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8/3/2002 8:58:44 AM, "Simon St.Laurent" <firstname.lastname@example.org> wrote:
> It may in fact be time for division into smaller groups where
>consensus is achievable, but I think we need to find out what those groups
>are before we can find our way into them.
So far, the only consensus of the smaller groups I've seen is that XML (in
all its monumental complexity) sucks. Whenever they try to figure out what
to do about it, they immediately fragment into those who want to
recreate a "W3C" and do it over again, those who want to find a proper subset
of the XML specs and promote them, those who want to fight guerilla wars
without any formal organization or ties to XML, those who want to emigrate
back to SGML, etc.
Still, as much as I am uncomfortable with the tone of this thread,
Simon's note of a "markup vs programming" cleavage is important, if for no other reason
that Simon has an excellent track record as a Cassandra (not only is he usually
right, he's almost always ignored until the truth that the wooden horse
is full of enemy soldiers bursts forth upon us all).
Look, for example, [warning, personal rant that would certainly be
disavowed by the W3C and my employer ahead!]
at one very small example of what the hype has loosed upon us:
"Office Gets in XML Groove." What would one think from the headline,
maybe that Office would be using documented XML schemas/DTDs that allowed
documents, spreadsheets, etc. to be openly exchanged between applications?
No, I'm afraid it's all about embrace and extinguish, not interoperate
with the competition:
"The move is part of Microsoft's overall effort to leverage XML to make
Office the de facto front end to any enterprise application, and more
specifically tightly couple Office with Microsoft offerings such
as Great Plains and BizTalk.
Designed as an add-on to Microsoft's .Net development environment,
Groove Toolkit for Visual Studio .Net allows developers to rapidly
build WinForms- based applications hosted in Groove's Workspace
What does that have to do with XML as markup? It's exactly what
Cassandra, oops, Simon has been yelling about -- *programmers* can use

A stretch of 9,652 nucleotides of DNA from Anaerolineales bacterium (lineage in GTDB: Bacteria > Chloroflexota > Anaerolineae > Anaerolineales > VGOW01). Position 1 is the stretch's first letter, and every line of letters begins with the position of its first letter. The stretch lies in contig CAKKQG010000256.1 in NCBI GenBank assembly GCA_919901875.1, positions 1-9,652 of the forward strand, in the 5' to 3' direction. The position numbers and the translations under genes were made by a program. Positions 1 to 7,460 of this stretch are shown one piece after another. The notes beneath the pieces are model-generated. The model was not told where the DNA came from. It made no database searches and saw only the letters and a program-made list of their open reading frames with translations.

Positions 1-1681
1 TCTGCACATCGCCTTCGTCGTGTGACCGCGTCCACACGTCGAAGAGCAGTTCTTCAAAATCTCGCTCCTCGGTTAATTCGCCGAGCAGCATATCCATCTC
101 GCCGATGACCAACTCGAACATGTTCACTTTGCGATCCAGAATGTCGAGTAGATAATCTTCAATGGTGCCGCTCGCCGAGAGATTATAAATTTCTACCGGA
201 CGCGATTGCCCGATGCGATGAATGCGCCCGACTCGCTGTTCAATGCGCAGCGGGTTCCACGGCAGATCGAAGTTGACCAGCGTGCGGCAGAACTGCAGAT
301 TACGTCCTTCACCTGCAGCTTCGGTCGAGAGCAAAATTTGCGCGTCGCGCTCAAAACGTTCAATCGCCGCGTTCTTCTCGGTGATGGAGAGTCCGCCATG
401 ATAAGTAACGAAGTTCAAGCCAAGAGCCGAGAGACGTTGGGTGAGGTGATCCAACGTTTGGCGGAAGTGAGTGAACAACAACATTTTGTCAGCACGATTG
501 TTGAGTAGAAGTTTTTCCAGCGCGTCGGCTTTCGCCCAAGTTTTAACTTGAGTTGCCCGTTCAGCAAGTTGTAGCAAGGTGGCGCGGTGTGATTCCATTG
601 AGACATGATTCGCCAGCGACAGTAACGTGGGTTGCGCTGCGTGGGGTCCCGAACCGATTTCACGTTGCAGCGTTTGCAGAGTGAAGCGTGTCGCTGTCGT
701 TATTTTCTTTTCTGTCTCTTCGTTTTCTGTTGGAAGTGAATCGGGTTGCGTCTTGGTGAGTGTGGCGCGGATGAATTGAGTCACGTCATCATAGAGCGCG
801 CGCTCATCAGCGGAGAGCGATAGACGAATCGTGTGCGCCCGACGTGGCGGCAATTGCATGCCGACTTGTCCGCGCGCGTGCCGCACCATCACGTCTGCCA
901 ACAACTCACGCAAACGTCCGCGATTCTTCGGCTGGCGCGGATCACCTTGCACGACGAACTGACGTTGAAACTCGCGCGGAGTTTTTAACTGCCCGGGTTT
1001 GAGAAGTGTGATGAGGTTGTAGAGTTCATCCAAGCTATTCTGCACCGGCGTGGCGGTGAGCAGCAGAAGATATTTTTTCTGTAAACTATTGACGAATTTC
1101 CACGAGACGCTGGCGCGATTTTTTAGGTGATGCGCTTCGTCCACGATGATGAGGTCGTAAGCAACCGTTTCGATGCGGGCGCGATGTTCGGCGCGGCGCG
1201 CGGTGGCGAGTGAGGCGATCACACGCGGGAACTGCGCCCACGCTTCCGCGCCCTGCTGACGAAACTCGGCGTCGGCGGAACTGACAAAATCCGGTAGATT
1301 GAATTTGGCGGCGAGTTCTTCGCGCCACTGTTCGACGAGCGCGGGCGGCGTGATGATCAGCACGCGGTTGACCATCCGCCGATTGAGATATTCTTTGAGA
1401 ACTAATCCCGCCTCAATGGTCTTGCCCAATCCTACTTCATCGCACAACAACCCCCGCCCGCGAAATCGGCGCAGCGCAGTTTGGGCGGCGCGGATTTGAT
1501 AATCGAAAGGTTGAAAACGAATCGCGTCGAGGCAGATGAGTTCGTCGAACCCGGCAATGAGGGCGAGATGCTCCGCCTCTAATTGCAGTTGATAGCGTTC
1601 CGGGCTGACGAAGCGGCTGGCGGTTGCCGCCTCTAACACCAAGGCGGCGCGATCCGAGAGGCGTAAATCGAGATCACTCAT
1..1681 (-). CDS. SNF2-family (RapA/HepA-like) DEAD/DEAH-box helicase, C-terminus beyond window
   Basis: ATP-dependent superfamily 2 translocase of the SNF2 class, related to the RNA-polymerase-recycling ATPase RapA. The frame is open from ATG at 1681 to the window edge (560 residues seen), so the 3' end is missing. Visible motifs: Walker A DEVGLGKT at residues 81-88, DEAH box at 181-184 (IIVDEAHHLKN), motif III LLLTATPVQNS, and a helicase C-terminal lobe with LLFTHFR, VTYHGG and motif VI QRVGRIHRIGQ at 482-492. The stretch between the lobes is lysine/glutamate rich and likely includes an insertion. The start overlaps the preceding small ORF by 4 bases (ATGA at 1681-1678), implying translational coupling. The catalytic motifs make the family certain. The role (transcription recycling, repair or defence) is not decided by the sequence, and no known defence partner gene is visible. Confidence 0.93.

proprietary APIs that -- deep down out of sight of anyone -- happen to
use XML as an object serialization technique. Pardon me if I think
the reference to "XML" in the headline was B.S.
I'm actually glad that XML is proving to be useful for application
integration, and only wish that it was being used here in an open
rather than essentially proprietary manner. Still, Simon's point that
this is utterly different from what "markup" was supposed to be
about is worth pondering. What do the needs of people who are using
XML for RPC-based application integration have to do with the needs
of people who are using it to build vendor/platform/application-neutral
Is it reasonable for one organization to try to balance
those competing needs? I *do* happen to think so, and invest my
time with the W3C in hopes of seeing XML and the Web proved to be
useful for OPEN integration scenarios. [If Simon is Cassandra,
maybe I'm Pollyanna, but so be it.] Still, as Rick Jelliffe
mentioned in his reply in the ISO 8879 thread, the traditional
concerns of markup authors and document publishers are more
central to the ISO mission these days, so maybe that's where they
will be preserved. Simon himself seems to prefer the monastic
life remote from both, which I'm sure will be good for his
peace of mind.
[Sorry, but I love the parallel with A CANTICLE FOR LEIBOWITZ:
Uncontrolled technology leads to a Flame Deluge, followed by a
Great Simplification, with the Memorabilia of the markup age
preserved in the Abbey of St. Laurent in trust for a future
era that can appreciate it ... which will in turn pervert
that knowledge, leading to another uncontrolled
technology boom, leading to yet another Flame Deluge ...
Sic transit XML. <sickly grin> ]